- They actually see in the near infrared, not thermal infrared. Without their helmet, they can easily detect heat differentials in their surroundings but are unable to easily distinguish among objects of the same relative temperature. Their helmet includes circuitry that filters out ambient heat, allowing them to see things with greater clarity and detail (represented in the movie by using a thermal infrared camera). Coincidentally, if you've ever wondered why nothing on earth has developed anything similar, it's because that, as far as the eye's pigment molecules are concerned, light energy and heat energy are pretty much the same thing. The long-short is that if we saw in the infrared, our eyes would be completely overwhelmed by heat signatures being misinterpreted as light sources.
- All the stranger, then, that their world is speculated (and shown) to be a very hot desert-like planet.
- In the sequels, video games, and spinoff films, even this is thrown for a loop. When the Predators have reason to believe humans are using their vision's weaknesses against them, they reveal that their helmets have technology in them that gives them ''further'' forms of vision, such as sonar, backscatter x-ray, and some kind of metal detection. Given the characterization that Predators tend to receive, it rarely feels as arbitrary as it sounds.
- Wolfen was probably the first film to incorporate thermographic footage to represent this trope.
- The invaders from The Darkest Hour sense electricity. This means they can't see through glass.
- Men In Black III's Griffin lives in 5 dimentions, which gives him a rather interesting view of time in general.
- In the film K-PAX, mental patient/possible alien "prot" (Kevin Spacey) is confirmed early on as being able to somehow detect infrared wavelengths of light.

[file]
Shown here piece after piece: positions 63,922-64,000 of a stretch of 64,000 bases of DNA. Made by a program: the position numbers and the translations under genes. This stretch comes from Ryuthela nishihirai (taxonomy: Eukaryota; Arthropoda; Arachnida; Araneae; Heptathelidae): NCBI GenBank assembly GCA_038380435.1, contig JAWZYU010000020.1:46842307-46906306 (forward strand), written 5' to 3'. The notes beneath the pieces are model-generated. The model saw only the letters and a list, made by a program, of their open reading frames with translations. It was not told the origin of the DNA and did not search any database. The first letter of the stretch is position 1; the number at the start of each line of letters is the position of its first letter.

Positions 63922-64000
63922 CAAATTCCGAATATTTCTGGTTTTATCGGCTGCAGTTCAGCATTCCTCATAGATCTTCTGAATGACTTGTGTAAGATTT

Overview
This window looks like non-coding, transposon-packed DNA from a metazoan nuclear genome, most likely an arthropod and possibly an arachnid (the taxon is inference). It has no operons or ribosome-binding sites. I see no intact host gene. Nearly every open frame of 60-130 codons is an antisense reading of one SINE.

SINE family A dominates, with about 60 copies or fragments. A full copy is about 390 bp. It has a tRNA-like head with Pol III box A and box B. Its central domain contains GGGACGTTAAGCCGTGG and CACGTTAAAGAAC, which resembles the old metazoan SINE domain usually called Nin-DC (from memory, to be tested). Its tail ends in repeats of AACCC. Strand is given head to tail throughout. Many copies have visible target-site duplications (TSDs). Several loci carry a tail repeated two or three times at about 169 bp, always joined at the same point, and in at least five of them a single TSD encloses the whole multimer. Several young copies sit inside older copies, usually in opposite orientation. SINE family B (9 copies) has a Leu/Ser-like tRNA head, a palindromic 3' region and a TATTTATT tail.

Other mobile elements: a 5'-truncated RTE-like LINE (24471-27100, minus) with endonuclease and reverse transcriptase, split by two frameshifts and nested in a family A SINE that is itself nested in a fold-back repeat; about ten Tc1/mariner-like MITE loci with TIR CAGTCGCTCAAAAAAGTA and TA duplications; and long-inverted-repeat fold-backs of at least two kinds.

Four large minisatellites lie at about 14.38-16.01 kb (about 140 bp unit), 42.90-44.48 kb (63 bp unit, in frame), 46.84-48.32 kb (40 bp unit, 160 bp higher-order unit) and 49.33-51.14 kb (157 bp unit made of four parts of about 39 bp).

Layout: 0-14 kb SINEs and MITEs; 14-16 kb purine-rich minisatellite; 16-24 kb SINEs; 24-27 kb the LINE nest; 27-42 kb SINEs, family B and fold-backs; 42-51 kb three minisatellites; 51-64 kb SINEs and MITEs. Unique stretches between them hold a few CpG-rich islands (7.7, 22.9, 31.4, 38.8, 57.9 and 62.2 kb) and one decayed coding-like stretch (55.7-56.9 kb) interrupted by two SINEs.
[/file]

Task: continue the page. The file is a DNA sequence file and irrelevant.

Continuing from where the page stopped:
- The Fly (1958): During The Reveal in which his wife pulls off his hood, Andre's P-O-V is briefly shown, and he sees dozens of simultaneous images of her screaming face through his fly-head's compound eyes.
- In Jaws: The Revenge, the shark-hunters disorient the great white using a device that confuses its electroreceptive sense.
- In Piers Anthony's Omnivore, the fungus-derived mantas use biological radar to "see" their surroundings.
- In Lords and Ladies, elves are sensitive to magnetic fields, thus explaining their aversion to iron which distorts and "blinds" such senses.
- Another Discworld example: golems, or at least Mr. Pump, are sensitive to something called "Karmic Signature", which Pump did not see fit to explain. They can also detect one another "singing" underground, through thousands of feet of soil.
- Alan Dean Foster's Humanx Commonwealth setting gives us the insectoid Thranx, who have a "Faz" sense granted by their antennae. Apparently, the antennae are sensitive to air currents.
- The Rigellians in the Lensman books use a bizarre sense that gives a worldview much like the best solid-modeling programs. They can even see things like the innermost components of shielded power reactors.
- The flip side of this is that they rely exclusively on that sense and lack both sight and hearing. In consequence, it's sheer torture for other species to spend time in their cities, because their cars have no windows, their buildings have no sources of light and they make no attempt whatsoever to avoid loud noises... a visit to Rigel therefore involves a great deal of sitting around in the dark being startled by loud bangs, screams and howls of various kinds.